Saturday, February 04, 2012

StLJN Saturday Video Showcase:
Viva Chucho Valdés y los Afro-Cuban Messengers!

Today, we say "Hola!" to the Cuban-born pianist Chucho Valdés, who's bringing his band the Afro-Cuban Messengers to St. Louis for a performance next Saturday, February 11 at the Sheldon Concert Hall.

Valdés, who's now 70 years old, is the son of the legendary Cuban pianist Bebo Valdés, director of the house band at Havana's famed Tropicana nightclub. The younger Valdés first became known in the USA in the late 1970s as one of the founding members of the group Irakere, and was recognized immediately for his powerful keyboard technique, particularly his facility in using both hands simultaneously to play melodies and single-note improvised lines in octaves.

Since Irakere's breakout success, it's been difficult for Cuban musicians to tour in the USA because of the political situation, but Valdés has managed to give a few performances here over the years, most notably back in 2003 when he returned after a 20-year absence. He also has maintained a presence here on record, releasing several CDs on Blue Note as well as on smaller labels. He has won four Grammy Awards here in the USA - one for Irakere's debut album, one with Roy Hargrove's group Crisol for their album Habana, and two as a leader, for 2003's Live at the Village Vanguard and 2011's Chucho's Steps.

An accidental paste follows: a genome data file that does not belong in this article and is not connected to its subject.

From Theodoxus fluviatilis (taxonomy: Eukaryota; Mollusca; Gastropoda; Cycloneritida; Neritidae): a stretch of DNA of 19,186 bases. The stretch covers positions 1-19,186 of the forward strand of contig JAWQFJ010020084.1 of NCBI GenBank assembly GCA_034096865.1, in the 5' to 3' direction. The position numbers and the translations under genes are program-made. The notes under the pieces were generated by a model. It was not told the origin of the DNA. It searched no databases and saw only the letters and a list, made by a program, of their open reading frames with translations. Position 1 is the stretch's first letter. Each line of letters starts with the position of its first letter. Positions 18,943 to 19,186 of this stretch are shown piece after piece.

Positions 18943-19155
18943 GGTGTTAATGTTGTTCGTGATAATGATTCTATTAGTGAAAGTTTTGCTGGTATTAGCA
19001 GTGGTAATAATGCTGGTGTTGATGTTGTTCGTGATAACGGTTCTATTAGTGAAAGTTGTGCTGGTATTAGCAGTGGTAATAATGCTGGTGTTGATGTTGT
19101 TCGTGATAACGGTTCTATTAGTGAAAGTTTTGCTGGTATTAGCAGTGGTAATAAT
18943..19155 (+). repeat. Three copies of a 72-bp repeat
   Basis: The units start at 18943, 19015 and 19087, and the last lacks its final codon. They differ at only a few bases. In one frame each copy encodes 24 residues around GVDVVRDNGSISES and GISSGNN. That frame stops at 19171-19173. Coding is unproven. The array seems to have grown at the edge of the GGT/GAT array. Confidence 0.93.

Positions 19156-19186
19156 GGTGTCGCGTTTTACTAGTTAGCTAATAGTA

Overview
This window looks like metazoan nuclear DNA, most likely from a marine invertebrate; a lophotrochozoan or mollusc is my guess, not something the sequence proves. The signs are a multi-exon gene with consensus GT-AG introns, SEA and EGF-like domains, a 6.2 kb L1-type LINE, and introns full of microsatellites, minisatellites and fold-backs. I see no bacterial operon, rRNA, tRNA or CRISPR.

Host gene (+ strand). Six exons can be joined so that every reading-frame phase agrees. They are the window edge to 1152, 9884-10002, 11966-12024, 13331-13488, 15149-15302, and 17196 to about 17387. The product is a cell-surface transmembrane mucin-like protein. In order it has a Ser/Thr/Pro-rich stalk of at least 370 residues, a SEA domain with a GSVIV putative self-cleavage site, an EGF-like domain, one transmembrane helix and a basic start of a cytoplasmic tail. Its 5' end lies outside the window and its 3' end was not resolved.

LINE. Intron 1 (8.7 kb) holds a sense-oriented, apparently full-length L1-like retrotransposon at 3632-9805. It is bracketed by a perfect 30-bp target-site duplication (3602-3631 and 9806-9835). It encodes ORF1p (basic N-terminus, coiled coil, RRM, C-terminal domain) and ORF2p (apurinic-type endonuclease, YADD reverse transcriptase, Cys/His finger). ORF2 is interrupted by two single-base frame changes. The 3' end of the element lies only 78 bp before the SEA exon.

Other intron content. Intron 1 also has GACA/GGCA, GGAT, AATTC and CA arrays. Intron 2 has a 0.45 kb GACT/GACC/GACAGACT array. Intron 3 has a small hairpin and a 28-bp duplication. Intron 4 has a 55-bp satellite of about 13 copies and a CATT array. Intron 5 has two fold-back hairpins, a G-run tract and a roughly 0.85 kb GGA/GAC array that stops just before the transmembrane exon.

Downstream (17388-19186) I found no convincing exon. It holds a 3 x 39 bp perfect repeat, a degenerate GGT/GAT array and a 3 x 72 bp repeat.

Our first video clip up above shows Valdés and the Messengers performing a song called "New Orleans" in 2010 at the Festival Jazz San Javier in Spain. In addition to the leader, the musicians are Reinaldo Melián Alvarez (trumpet), Carlos Manuel Miyares Hernandez (tenor sax), Lázaro Rivero Alarcón (bass), Dreiser Durruthy Bombalé (percussion, batá, vocals), Juan Carlos Rojas Castro (drums), and Yaroldy Abreu Robles (percussion).

Down below, there's an undated clip that was labeled simply "TUMBAO" that features some especially nice views of the pianist's hands as he plays off what the percussionists are doing. At one point, Valdés demonstrates a percussive approach to the piano by rolling his fingers over the keyboard in a way that's very similar to what a conga player does.

Below that is "Obatalá," also from the Festival Jazz San Javier 2010 and featuring the same musicians along with vocalist Mayra Caridad Valdés, who's Chucho's sister. Next are two clips, totaling about a half-hour's worth of music, of Valdés and the Messengers' set in 2010 at the Vienna Jazz Festival.

We close out with a couple of short older clips of Valdés playing solo. Although the video quality is a bit washed out, the audio is fine and the performances reveal a bit more about his approach to the keyboard. The first is called "Improvisación Cubana," and is pretty much what you'd guess it to be from the title. The final clip features Valdés invoking his classical training with his take on Chopin's famous "Prelude in E minor."

For more about Valdés, check out this review of his NYC performance last month written by the New York Times' Nate Chinen.

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